Incumbent Wins Reelection in Turkmenistan’s Presidential Poll with 97% of the Vote
February 14, 2012
By: Rebecca Aaberg | Printer Friendly
President Gurbanguly Berdymukhammedov won reelection in Turkmenistan on February 12 with 97 percent of the vote, Radio Free Europe/Radio Liberty reported. The second place finisher, Minister Energy and Industry Yarmukhammet Orazgulyev, received just 1.2 percent. More than 96 percent of the 2.7 million registered voters cast ballots, and all candidates were members of the Democratic Party of Turkmenistan. Although the country held elections Turkmenistan is classified as “Not Free” by Freedom House and received the lowest possible score for political rights and civil liberties in the 2012 edition of its annual Freedom in the World report.
Although the country accepted 60 domestic and foreign observers for the election, the Organization for Security and Cooperation in Europe’s Office for Democratic Institutions and Human Rights (ODIHR) was not invited to participate. Radio Free Europe/Radio Liberty reported that the Commonwealth of Independent States (CIS), a Moscow-led organization, praised both the election and its outcome, citing “no complains of irregularities.”
The international community has expressed concern for democracy in Turkmenistan. The United States (US) Department of State identified Turkmenistan as an “authoritarian state” in the 2010 edition of its annual human rights report. The report stated that the president of Turkmenistan enjoys absolute power over the state and that “widespread corruption existed in all social and economic sectors.” According to Radio Free Europe/Radio Liberty, Turkmenistan promotes a “cult of personality” around Berdymukhammedov. The leader was recently given the title of “Arkadag,” which means “Patron,” at a military ceremony in 2010. In 2011, he was bestowed with “Hero of Turkmenistan,” Reuters reported. The BBC reported that Berdymukhammedov has named months of the year after himself and his family members and built golden statues in his image around the country.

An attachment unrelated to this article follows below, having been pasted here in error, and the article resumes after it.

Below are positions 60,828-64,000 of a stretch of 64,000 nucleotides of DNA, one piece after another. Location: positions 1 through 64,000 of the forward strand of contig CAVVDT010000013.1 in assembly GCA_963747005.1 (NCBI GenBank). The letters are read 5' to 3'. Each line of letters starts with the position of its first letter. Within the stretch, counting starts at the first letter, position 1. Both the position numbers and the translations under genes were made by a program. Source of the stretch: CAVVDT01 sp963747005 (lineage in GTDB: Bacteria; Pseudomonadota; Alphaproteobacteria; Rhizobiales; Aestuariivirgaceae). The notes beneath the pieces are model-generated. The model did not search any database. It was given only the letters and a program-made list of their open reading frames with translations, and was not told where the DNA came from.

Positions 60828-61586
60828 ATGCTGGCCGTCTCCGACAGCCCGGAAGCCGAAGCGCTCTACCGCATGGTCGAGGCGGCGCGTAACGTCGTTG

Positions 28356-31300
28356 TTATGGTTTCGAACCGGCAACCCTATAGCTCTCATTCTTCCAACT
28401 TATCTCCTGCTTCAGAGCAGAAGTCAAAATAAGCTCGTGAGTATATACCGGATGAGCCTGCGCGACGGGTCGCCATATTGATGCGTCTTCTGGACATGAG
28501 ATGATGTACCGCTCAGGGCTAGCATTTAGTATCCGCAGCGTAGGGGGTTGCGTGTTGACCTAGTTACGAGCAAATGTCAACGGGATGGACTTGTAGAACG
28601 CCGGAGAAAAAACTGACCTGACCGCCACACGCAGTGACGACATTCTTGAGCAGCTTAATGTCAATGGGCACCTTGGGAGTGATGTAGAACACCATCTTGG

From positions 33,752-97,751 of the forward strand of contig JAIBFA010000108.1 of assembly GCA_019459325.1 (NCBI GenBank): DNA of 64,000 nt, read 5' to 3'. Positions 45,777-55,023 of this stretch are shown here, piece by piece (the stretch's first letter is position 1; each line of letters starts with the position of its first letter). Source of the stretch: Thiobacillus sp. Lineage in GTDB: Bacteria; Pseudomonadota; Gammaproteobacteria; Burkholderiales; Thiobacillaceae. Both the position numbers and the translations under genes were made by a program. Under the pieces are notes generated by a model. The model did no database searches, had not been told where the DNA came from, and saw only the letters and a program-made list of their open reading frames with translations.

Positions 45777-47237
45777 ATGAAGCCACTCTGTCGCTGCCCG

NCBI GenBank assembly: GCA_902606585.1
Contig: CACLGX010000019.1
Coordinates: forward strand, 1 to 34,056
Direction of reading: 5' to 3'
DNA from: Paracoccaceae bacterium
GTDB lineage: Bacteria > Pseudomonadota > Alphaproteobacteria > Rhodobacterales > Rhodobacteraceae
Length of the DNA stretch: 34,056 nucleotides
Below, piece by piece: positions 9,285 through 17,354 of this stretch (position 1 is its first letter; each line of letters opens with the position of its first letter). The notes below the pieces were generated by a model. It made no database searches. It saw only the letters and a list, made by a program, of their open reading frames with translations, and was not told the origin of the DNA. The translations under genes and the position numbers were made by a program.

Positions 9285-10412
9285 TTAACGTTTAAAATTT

Few avenues exist for criticism from the opposition in Turkmenistan. According to the US Department of State, domestic non-governmental organizations (NGOs) are illegal. Reuters recognized high levels of repression, including a state-controlled media and the exile of the political opposition. Although Berdymukhammedov said that opponents would be invited back to the country to contest the vote, no move has been made to do so.
Berdymukhammedov took office in 1999, following the death of “president for life” Saparmurat Niyazov. In 2007, he won the presidential election with 89 percent of the vote. Radio Free Europe/Radio Liberty reported that Berdymukhammedov promised to diversify the economy, which is heavily reliant on oil and natural gas sales. He also reopened hospitals, restored pensions, and increased internet access. However, while he is regarded as less authoritarian than his predecessor, Berdymukhammedov continues to “crackdown on free speech and the political opposition.”
BBC - Berdymukhamedov wins Turkmenistan Election in Landslide
Freedom House – Freedom in the World 2012
Radio Free Europe/Radio Liberty – Turkmen President Reelected with 97 Percent of Vote
Reuters – Turkmenistan’s “Patron” Only Recognized Candidate
United States Department of State – Human Rights Report for Turkmenistan 2010